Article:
City won’t raise sewer rates...yet; consultant to do study

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 SHEPHERDSVILLE - Sewer customers in the city of Shepherdsville can expect some type of rate increase in the coming months.

Whether that will be 4 percent or 74 percent will not be known for some time. But the city moved forward with its plan to contract with a company to do an assessment of the current rates and what might be needed to cover the debt and daily operations of the system.

The Shepherdsville City Council voted unanimously to hire Lee Utility Consultant to do a rate assessment for the sewer system. That assessment should be done within a month.

The cost will be $3,000.

Karen Lee, owner of the company and an employee of the state Public Service Commission for 24 years, said she would prepare a study looking into all the data.

The only question came when the council began to discuss whether a decision should be made or whether rate hikes should be imposed immediately.

“Every day that goes by we go deeper in debt,” said councilman Bernie Brown. 

He would later propose a 25 percent rate hike for sewer customers.

Councilman Larry Hatfield said that before any vote on a rate was taken, a second opinion was needed from the rate assessment.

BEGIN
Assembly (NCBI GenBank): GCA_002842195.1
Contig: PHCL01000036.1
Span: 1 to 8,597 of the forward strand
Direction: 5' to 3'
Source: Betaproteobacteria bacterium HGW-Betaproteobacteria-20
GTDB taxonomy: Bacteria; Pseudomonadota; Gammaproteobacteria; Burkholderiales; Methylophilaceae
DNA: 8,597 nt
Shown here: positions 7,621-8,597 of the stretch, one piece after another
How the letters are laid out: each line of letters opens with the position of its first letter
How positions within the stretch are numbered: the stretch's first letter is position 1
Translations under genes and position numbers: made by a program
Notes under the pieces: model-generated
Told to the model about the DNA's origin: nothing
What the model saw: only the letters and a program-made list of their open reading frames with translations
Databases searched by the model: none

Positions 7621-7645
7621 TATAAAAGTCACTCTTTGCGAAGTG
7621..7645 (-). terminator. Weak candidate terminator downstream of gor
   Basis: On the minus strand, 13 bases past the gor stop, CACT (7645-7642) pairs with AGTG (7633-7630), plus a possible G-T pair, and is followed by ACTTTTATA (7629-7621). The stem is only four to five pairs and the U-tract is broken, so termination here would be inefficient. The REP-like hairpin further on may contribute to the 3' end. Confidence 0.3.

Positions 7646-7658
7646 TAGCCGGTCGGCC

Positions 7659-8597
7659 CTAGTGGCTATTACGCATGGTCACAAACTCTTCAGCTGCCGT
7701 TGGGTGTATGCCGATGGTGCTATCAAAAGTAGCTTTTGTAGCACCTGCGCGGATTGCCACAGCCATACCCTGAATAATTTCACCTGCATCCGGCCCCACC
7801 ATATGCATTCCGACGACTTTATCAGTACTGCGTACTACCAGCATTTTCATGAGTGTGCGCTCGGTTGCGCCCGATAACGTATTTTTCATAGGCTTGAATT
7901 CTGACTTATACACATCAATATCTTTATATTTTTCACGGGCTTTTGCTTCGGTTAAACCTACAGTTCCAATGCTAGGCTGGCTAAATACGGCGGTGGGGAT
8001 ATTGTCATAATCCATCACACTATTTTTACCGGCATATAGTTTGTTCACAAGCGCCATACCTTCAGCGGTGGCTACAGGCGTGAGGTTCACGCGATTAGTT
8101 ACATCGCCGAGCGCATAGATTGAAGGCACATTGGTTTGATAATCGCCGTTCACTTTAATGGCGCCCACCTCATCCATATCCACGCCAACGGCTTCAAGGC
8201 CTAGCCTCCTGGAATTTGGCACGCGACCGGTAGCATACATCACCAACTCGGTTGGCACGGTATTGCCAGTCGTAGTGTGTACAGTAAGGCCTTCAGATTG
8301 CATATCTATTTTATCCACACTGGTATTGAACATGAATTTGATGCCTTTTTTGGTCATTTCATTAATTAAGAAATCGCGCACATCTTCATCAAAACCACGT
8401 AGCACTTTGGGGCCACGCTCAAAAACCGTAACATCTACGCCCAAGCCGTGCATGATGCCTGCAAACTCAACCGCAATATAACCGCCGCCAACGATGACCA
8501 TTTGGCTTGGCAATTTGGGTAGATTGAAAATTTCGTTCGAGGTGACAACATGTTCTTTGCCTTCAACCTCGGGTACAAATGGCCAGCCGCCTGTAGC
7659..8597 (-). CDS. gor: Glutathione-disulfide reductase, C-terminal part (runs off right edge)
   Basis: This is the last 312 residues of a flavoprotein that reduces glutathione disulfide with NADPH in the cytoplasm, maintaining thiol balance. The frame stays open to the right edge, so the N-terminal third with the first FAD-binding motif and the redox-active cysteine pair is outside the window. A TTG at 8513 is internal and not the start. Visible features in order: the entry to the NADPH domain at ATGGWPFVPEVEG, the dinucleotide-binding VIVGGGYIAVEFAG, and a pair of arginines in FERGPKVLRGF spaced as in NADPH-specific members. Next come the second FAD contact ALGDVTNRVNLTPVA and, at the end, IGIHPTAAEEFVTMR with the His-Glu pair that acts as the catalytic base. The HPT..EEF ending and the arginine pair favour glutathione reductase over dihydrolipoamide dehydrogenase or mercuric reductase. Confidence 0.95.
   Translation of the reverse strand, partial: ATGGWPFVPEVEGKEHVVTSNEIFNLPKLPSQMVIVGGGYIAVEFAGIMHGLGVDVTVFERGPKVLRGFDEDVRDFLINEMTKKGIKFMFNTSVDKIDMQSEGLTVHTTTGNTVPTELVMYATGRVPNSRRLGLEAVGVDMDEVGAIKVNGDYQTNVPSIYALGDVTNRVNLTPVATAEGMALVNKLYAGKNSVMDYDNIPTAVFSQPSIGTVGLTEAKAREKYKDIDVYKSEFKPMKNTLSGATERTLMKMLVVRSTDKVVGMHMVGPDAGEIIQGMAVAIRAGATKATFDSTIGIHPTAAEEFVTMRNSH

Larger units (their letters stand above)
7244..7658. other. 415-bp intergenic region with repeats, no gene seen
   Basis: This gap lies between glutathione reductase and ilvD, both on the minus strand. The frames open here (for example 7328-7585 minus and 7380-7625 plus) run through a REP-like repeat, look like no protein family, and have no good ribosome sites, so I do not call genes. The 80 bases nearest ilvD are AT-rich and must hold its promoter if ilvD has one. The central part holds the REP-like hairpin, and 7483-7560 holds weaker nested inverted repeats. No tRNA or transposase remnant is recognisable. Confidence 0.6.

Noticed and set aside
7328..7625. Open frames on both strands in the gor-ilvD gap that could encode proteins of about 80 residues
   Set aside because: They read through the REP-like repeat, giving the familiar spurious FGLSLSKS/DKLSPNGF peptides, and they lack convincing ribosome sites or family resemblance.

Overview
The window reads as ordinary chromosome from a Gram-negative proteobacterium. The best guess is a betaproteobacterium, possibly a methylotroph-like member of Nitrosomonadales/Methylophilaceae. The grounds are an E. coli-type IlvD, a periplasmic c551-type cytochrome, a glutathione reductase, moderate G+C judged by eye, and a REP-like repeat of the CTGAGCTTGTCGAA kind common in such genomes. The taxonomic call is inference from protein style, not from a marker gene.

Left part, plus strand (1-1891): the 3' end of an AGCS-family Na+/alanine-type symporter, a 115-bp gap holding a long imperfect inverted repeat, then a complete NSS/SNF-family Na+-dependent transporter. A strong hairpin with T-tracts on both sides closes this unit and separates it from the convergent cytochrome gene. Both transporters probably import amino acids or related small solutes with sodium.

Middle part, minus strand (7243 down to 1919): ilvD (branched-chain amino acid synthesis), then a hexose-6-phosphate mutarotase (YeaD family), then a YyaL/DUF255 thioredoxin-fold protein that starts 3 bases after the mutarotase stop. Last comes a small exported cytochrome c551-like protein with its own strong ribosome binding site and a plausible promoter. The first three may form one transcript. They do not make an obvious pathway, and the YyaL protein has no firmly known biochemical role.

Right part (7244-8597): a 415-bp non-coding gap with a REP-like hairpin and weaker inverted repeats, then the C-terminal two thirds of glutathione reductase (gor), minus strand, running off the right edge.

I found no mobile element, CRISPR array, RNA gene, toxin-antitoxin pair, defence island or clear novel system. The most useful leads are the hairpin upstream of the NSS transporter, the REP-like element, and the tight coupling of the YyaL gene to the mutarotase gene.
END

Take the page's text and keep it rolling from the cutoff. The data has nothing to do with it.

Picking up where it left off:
Councilman Alan Wetzel agreed that there must be some basis for imposing any rate increase.

Councilmember Bonnie Enlow said she didn’t want to go blindly out to decide what the rate should be.

City attorney Joseph Wantland said if there are 4,500 customers and the debt service is $2.1 million, each customer would be paying $40 a month in debt service as part of their bill.

“We must address this,” said Wantland.

Brown said he didn’t understand why the city didn’t follow its ordinance and increase rates each year by a small amount. Now, he said the city is faced with a large increase.

“We are in a financial crisis,” said Brown.

His motion for a 25 percent increase immediately did not get a second. But it did get a reaction from resident Duane Price.

“We’re tired of paying for it,” Price said of citizens covering the cost for mistakes by city officials.

He proposed starting with a 4 percent increase and see what that does for the city.

“I’m tired of you threatening us with government takeover,” said Price. 

The local businessman said he would go along with the 4 percent hike but he didn’t know where the 25 percent came from.

“Twenty-five percent is definitely not the answer for me,” said Price.

Hatfield said that the city’s woes date back to 1999 when the federal government became concerned over infiltration problems at the sewer plant.

Work was done on various ways to stop the infiltration and to begin the interceptor line, which would take off the lift stations.

With or without the new line to southern areas of Bullitt County, Hatfield said the sewer plant expansion was still mandated.